Have You Had Your C-Reactive Protein Levels Checked Today?
C- Reactive Protein, abbreviated “CRP,” is a protein that is produced by the liver as a response to high levels of inflammation in the body. High CRP levels are associated with an increased risk of Heart Attack and Stroke. CRP is also considered to be a reliable indicator of inflammation in the body. High levels of inflammation also contribute to feeling stressed.
Inflammation has a positive health function… for awhile
Inflammation is a required response by your body that springs your immune system into action. This helps your body to call in nutrients and chemicals when tissues are damaged, and to whisk away toxic debris, dead tissues and waste. Without inflammation, a simple injury could leave an area of our body permanently disabled. After inflammation has played its essential role in managing the acute response, your body also needs the capacity to shut it off when it is not needed.
Chronic inflammation is a state where many body tissues remain in a perpetual state of stress, which creates more damage and problems. Only our body’s innate intelligence can decide when it is appropriate to turn off, but we have to do our part by supplying the proper nutrients which allow it to do so.
In physiological terms, inflammation operates as a “positive feedback loop.” What this means is that small inputs, in this case inflammation, creates instability that will grow exponentially and affect many areas of your body unless a signal tells it to stop. Sometimes when people suffer acute inflammation in the body, often they lack the nutrient “chemical intelligence” which directs your immune system to turn off this process when it is appropriate, which leads to chronic inflammation. When inflammation is stuck in the “on” position due to missing nutrients, a state of “chronic” or “systemic” inflammation occurs. Inflammation can be attributed to nearly every disease and injury in the body in varying degrees. Reducing inflammation can change the way your body feels.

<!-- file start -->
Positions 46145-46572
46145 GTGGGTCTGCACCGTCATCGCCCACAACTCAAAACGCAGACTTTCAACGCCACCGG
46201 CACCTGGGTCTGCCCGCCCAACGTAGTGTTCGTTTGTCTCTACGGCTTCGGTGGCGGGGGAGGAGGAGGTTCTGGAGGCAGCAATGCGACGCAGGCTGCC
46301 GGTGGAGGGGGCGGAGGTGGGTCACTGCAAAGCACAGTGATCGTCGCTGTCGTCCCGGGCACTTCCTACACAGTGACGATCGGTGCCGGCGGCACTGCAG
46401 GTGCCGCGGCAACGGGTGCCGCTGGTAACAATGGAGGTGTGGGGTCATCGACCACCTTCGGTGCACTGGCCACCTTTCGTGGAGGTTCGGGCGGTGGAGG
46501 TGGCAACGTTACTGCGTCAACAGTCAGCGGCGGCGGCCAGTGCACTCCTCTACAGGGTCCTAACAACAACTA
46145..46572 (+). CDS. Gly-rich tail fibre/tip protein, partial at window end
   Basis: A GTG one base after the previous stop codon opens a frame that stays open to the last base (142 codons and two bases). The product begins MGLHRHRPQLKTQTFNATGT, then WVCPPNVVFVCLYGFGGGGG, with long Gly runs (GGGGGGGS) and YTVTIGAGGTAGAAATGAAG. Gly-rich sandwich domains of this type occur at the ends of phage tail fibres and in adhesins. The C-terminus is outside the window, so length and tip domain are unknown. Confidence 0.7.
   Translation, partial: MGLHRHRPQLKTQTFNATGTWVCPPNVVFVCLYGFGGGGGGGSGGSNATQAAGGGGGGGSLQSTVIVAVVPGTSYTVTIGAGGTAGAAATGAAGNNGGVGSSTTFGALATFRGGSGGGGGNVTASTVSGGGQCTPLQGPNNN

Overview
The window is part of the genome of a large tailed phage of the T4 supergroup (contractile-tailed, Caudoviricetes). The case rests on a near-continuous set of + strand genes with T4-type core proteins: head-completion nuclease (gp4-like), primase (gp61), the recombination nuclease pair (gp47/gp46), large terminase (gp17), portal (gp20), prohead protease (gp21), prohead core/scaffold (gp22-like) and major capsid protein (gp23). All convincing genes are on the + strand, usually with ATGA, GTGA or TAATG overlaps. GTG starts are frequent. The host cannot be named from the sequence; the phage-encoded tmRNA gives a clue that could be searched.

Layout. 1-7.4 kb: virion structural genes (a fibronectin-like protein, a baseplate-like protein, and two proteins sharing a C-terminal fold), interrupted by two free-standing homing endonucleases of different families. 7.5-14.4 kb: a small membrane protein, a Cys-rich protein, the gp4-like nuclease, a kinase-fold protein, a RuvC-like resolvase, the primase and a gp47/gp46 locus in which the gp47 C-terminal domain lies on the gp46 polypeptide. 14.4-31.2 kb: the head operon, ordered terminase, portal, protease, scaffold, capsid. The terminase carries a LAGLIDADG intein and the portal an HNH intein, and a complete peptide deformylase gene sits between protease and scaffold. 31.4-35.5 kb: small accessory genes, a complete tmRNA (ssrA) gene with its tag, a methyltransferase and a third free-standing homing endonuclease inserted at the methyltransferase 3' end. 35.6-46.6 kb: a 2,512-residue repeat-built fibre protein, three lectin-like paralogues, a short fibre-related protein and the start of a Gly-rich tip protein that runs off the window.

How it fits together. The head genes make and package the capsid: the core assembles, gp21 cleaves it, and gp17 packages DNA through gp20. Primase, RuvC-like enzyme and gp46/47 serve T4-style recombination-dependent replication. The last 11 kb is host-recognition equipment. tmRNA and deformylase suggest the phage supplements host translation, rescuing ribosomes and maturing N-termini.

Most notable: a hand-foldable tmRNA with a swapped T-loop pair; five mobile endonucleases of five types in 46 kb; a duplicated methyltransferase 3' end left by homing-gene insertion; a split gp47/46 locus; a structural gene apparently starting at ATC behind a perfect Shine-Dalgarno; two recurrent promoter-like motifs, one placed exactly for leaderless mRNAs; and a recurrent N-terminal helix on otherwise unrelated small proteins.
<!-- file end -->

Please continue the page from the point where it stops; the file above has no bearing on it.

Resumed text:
Are Statin Medications A Good Way to Lower CRP?
The short answer is NO! Even though certain Statin medications have been shown to lower CRP values, they do not address the cause of inflammation, and allow inflammation to continue unnoticed in the body. As mentioned earlier, C- Reactive Protein, abbreviated “CRP,” is a protein that is produced by the liver as a response to high levels of inflammation in the body. Because “CRP” is made by the liver, we first must have a healthy liver in order to make adequate amounts of this protein. If our liver is sick, then we will not make adequate amounts of this protein, even when we have high levels of inflammation in the body, and therefore may not even realize it.
People who have diseases that affect the liver, or people with high liver enzymes, such as Hepatitis patients, people suffering from cirrhosis of the liver, patients on multiple drug therapies, and people taking Statin medications all have hindered liver function. A Statin medication lowers cholesterol in the body by impairing the function of the liver, so it doesn’t produce cholesterol…this is how this drug works. When Statin’s impair our liver function, they essentially make our liver sick; it also cannot produce adequate amounts of CRP, even as inflammation levels rise in the body. Statins can give us a false sense of security that we have inflammation under control, when we really do not.
Identifying CRP (C- Reactive Protein) levels and lowering CRP levels naturally
In order to detect CRP levels, we use a Comprehensive Bioscreen blood panel, which is part of our general screening. We also use the Inflammation Panel developed by cardiologists at Cleveland Heart Lab, and this test is considered the premiere blood test when it comes to detecting heart disease or stroke. We work with a blend of several nutrients to help reduce your CRP levels, addressing the cause of inflammation, which provides longer lasting results.